Asian stocks gain on gold
Newcrest Mining Ltd., Australia’s largest gold miner, climbed 7.6 percent after the metal climbed the most in more than five months yesterday. Aluminum Corp. of China Ltd. gained 6.2 percent in Shanghai. Honda Motor Co., which gets 45 percent of its revenue in North America, dropped 2.6 percent in Tokyo.
Five stocks advanced for every four that declined on the MSCI Asia Pacific Index, which added 0.2 percent to 112.62 as of 2:38 p.m. in Tokyo. The gauge has climbed 60 percent from a five-year low on March 9 on speculation the global economy is recovering. The rally has lifted the average price of stocks on the index to 1.5 times book value, close to an 11-month high.
“The economic data has caught up to where the market was,” said Stephen Halmarick, Sydney-based head of investment- markets research at Colonial First State, which holds about $115 billion. “For the equity market to really move on again, you need the next stage to take place, which is a more sustained recovery and better profitability.”
China’s Shanghai Composite Index climbed 4 percent, while Hong Kong’s Hang Seng Index gained 1 percent. Taiwan’s Taiex index advanced 0.9 percent. Japan’s Nikkei 225 Stock Average fell 0.4 percent.
Dainippon Sumitomo Pharma Co. rose 1.6 percent in Tokyo amid plans to buy a U.S. drugmaker. Murchison Metals Ltd. climbed 8.7 percent in Sydney after the Australian iron-ore producer increased its estimate of the size and value of a key mine. Kawasaki Kisen Kaisha Ltd., Japan’s third-largest shipping line, fell 1.5 percent after Nomura Securities Co. downgraded the stock.
Futures on the Standard & Poor’s 500 Index added 0.1 percent. The gauge lost 0.3 percent yesterday as a survey by ADP Employer Services showed businesses reduced payrolls by 298,000 in August, while economists had forecast a drop of 250,000.
The Federal Reserve expressed “considerable uncertainty” about the strength of the economic recovery, minutes of its August meeting showed, while U.S. Treasury Secretary Timothy Geithner told reporters in Washington yesterday it was too soon to remove policies aimed at boosting growth.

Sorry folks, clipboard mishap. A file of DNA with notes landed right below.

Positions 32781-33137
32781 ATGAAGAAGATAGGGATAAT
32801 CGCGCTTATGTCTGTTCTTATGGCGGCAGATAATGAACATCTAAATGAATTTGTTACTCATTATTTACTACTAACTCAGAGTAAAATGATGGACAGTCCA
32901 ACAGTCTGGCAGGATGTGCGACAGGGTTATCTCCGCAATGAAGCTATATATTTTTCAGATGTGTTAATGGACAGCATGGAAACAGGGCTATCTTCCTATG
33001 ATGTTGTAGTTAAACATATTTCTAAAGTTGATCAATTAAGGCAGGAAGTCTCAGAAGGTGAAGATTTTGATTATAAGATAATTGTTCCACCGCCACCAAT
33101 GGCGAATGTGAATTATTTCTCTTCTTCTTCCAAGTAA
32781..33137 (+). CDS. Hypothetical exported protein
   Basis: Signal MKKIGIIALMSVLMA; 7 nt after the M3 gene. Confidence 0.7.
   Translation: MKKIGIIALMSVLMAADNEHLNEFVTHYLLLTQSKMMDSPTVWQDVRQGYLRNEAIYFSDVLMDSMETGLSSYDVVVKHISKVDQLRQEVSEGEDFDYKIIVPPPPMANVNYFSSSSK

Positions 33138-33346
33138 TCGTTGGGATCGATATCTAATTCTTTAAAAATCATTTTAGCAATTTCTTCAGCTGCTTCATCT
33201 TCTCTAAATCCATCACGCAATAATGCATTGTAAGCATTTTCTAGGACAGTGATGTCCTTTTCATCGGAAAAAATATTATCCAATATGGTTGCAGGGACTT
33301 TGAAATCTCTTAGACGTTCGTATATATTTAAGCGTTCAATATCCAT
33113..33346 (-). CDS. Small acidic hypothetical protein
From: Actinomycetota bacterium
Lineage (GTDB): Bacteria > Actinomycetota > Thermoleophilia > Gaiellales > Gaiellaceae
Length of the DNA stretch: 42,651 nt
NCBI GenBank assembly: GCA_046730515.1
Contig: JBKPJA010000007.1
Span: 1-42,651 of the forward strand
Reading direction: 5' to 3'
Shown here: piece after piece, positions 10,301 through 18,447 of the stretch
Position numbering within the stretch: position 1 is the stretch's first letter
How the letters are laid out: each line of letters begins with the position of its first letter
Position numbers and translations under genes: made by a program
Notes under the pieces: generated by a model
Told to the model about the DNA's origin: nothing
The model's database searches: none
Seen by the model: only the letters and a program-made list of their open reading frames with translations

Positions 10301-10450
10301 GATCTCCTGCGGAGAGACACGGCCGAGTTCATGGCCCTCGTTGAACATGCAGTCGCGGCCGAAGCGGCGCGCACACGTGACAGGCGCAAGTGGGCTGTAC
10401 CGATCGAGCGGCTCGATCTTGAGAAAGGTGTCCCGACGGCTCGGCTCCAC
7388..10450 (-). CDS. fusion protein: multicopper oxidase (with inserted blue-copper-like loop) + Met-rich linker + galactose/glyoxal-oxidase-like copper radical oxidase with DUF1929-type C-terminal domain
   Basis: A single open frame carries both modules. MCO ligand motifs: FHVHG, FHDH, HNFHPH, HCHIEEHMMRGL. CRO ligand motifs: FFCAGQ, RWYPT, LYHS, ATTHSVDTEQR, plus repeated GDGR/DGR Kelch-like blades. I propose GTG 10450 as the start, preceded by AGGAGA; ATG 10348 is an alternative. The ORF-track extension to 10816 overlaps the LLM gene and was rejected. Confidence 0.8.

A weaker dollar spurred demand for gold as an alternative investment, sending the precious metal’s futures up by 2.3 percent in New York. The gain was the biggest since March 19.
Newcrest climbed 7.6 percent to A$31.83, while Lihir Gold Ltd., Australia’s second-biggest gold-mining company, jumped 7.2 percent to A$2.98. Zijin Mining Group Co., China’s largest gold mine, surged 8.2 percent to HK$6.86 in Hong Kong.
Aluminum Corp., known as Chalco, rose 6.2 percent to 13.05 yuan. Klaus Kleinfeld, chief executive officer of Alcoa, the largest U.S. aluminum producer, raised the company’s forecast for global aluminum consumption and said China’s demand for the lightweight metal will increase this year.
Alcoa expects China’s consumption of the material to rise 4 percent this year, compared with a previous prediction of zero growth, Kleinfeld said in an interview in New York.
Dainippon Sumitomo rose 1.6 percent to 1,029 yen. The drugmaker plans to buy Sepracor Inc. for $2.6 billion to expand in the U.S., the world’s biggest drug market. Murchison Metals climbed 8.7 percent to A$1.945 in Sydney after reporting that a drilling program revealed the Jack Hills project to be “of a significantly larger scale” than previously considered.
Honda sank 2.6 percent to 2,835 yen as the stronger Japanese currency threatened the value of sales generated overseas. The yen appreciated to as much as 91.95 per dollar, a level not seen since July 13. Japan’s currency also gained to a seven-week high versus the euro.
Toyota Motor Corp., the world’s largest automaker, lost 2 percent to 3,840 yen. Pioneer Corp., which makes car-navigation and audio systems, slipped 5.2 percent to 275 yen.
“Investors are turning cautious as employment concerns have flared up again, while the stronger yen is going to be tough on the exporters,” said Mitsushige Akino, who oversees the equivalent of $637 million at Tokyo-based Ichiyoshi Investment Management Co. “It’s going to be very hard for stocks to start pushing to new highs.”
Since July 31, the MSCI Asia Pacific Index has traded within the 110 and 114 range, Bloomberg data show. The rally since March has boosted the average price of stocks in the gauge to 23 times estimated earnings, compared with 16.5 times for the S&P 500.
The index has climbed 26 percent this year as government stimulus measures revive the global economy. Australia’s statistics bureau yesterday reported second-quarter gross domestic product growth that was faster than economists estimated, while reports today showed the nation’s services industry contracted at a slower pace last month.
Caltex Australia Ltd. dropped 1.1 percent to A$12.02 as the country’s antitrust regulator said the company’s proposed purchase of 302 filling stations from Exxon Mobil Corp. is likely to raise competition concerns.
In Taipei, Yulon Nissan Motor Co., a joint venture between Japan’s Nissan Motor Co. and Yulon Motor Co., surged 6.9 percent to NT$79 after General Motors Co. raised its full-year China sales forecast. China Motor Corp., which builds Mercedes-Benz vans in China, advanced 6.9 percent to NT$20.15.
Sumitomo Light Metal Industries Ltd. slipped 2.1 percent to 95 yen in Tokyo after the aluminum maker reversed its full-year forecast to a net loss of 5.2 billion yen from 2.5 billion yen profit, citing a restructuring-related charge.
Kawasaki Kisen Kaisha fell 1.5 percent to 392 yen. Nomura cut its recommendation on the stock to “reduce” from “neutral” because of overcapacity among container lines.